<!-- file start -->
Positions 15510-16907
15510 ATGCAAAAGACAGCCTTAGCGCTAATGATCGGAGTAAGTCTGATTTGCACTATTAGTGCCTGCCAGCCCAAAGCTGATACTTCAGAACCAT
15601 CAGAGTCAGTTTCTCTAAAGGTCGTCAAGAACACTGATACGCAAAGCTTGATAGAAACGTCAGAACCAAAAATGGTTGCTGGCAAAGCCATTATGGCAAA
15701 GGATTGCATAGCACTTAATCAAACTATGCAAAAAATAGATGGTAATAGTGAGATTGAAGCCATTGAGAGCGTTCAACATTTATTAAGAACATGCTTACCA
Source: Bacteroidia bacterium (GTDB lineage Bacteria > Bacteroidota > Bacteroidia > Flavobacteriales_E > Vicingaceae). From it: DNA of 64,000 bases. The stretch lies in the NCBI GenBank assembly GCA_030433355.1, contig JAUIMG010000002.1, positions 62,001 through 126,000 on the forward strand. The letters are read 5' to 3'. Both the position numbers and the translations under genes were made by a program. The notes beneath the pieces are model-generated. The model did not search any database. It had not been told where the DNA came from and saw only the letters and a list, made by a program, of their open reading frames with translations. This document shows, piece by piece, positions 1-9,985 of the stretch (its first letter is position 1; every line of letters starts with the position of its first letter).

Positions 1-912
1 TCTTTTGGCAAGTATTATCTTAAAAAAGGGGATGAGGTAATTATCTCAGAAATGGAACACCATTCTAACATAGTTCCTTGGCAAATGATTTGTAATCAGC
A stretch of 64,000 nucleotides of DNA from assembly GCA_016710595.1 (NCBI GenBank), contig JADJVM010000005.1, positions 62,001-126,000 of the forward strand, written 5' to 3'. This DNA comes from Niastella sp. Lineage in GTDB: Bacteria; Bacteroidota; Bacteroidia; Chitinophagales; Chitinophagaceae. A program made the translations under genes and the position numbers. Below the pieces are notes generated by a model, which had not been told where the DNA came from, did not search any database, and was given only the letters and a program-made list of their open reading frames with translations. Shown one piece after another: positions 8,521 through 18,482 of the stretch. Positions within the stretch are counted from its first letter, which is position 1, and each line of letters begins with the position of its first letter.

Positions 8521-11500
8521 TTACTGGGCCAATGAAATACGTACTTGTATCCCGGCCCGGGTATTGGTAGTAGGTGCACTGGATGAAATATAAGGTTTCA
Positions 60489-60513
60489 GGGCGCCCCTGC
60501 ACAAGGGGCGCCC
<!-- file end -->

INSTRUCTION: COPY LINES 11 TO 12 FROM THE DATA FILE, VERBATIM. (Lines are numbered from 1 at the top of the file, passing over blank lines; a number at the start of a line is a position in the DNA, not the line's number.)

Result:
Positions 60489-60513
60489 GGGCGCCCCTGC